October approaches its end, and the economy fails to take off. Yet, there is a persistent sense of nonchalance. Often, we see and listen to people – public and officials alike – talking about the economic situation, or the possible ways out of it, in a very casual manner.
Pervasive approach, it may seem, but illusory and misleading.
Calmness and measured declarations are both welcome at all times. They are possibly more needed and justified than ever in times of severe crisis, for which the current one fully qualifies. Indeed, symptoms may not be too apparent yet. There is superficial tranquility in most social segments and an absence of visible signs of alarm in the public sphere. But look below the surface, and problems are brewing.
The existing conditions are weakening the pillars and ties that bind this economy and society together. Should the present circumstances persist, as it seems likely, and what now may appear as calmness may seem carelessness or indifference. Sometimes, it just takes one bubble at an unexpected place to put others in motion, and undercurrents may reach the surface where none seemed to exist before.
This much can be said about many places worldwide. Macau is not an isolated case of acute economic stress. Here, the abundant public reserves may provide an added sense of protection, but they cannot substitute for a vibrant economy. Income and livelihoods are and will be increasingly at stake.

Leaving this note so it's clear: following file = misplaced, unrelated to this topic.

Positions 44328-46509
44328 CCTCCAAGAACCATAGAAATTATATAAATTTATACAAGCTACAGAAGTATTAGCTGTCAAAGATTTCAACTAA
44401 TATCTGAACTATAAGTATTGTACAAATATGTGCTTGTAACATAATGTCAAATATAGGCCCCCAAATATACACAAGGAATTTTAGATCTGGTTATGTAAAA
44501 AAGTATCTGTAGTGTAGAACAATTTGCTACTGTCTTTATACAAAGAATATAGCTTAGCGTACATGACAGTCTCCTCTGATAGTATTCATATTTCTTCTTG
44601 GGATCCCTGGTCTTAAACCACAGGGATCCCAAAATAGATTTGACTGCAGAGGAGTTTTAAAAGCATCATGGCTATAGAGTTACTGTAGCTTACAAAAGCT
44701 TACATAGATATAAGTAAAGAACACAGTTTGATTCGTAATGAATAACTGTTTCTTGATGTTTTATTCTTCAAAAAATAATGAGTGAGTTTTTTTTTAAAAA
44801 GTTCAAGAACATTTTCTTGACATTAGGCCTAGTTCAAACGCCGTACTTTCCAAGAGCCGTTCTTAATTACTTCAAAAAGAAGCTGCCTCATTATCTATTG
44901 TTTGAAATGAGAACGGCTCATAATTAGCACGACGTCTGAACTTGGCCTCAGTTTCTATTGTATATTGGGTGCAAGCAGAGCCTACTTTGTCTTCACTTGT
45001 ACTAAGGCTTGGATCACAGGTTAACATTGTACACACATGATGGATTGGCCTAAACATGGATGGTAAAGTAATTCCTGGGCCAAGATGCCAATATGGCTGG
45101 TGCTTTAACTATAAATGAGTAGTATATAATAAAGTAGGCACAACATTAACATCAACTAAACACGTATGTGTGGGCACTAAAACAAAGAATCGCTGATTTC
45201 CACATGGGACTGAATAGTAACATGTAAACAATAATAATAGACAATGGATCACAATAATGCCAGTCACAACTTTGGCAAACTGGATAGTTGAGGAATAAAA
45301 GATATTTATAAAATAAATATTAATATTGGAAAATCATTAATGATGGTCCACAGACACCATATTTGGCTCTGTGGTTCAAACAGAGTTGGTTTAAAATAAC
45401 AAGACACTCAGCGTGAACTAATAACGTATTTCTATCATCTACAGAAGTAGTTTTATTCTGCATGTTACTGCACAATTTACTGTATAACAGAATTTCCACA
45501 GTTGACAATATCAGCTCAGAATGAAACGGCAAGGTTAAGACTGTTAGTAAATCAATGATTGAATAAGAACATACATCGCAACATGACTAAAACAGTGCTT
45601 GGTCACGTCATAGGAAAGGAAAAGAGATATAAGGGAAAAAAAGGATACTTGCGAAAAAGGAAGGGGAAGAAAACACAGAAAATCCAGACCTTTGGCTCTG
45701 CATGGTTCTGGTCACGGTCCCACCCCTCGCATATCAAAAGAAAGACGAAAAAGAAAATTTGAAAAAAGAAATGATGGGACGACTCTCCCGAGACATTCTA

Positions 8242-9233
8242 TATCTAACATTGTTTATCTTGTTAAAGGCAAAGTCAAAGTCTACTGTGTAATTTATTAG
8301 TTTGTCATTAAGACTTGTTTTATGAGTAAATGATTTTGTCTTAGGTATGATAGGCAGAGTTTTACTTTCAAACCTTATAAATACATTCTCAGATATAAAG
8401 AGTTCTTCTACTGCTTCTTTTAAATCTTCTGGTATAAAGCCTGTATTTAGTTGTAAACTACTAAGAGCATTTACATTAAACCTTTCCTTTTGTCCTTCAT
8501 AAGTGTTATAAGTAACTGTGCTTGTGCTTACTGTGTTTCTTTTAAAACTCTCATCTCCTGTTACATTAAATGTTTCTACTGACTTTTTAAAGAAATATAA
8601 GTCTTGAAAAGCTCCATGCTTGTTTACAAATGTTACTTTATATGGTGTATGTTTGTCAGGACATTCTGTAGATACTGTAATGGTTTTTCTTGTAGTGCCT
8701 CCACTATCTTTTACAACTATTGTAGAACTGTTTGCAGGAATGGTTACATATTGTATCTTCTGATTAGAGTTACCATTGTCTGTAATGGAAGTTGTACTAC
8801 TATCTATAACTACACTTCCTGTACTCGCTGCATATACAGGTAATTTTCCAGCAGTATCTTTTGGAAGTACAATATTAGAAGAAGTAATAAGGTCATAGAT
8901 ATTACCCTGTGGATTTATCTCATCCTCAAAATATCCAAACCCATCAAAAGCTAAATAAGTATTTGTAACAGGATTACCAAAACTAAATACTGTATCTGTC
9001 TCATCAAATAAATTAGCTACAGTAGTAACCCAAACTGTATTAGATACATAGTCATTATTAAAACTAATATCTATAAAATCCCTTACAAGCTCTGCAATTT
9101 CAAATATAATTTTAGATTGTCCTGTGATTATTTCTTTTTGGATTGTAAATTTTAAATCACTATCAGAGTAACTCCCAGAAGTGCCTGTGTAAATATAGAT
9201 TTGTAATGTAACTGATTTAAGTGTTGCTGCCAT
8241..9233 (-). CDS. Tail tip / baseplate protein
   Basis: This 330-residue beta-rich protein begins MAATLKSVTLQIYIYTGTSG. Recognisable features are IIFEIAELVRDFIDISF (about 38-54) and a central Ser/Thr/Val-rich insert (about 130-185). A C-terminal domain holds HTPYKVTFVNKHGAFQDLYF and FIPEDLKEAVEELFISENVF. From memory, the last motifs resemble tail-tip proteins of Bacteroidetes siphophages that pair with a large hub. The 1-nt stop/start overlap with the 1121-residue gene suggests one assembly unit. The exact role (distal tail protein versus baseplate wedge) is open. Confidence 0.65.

The words and numbers we choose to highlight will be ever more judged not only by their relevance and pertinence for what they describe, as for what they let us anticipate, and the attitude they reflect.
The National Day Golden Week brought more people to Macau and an increase in gambling revenues. More, of course, than the preceding and disastrous times. However, the central fact is that they stood well below the expectations and very far away from representing the breakthrough this economy so badly needs. If they convey any tangible message, it is underlining how far away we are still from anything approaching normalcy.
In the absence of changes that almost miraculously would bring about the dreamed-about diversification at short notice, gambling revenues will be the bellwether and engine of this economy for a long time. It is possibly time that balanced statements about the facts combine with vigorous actions searching for alternative paths out of the present predicament.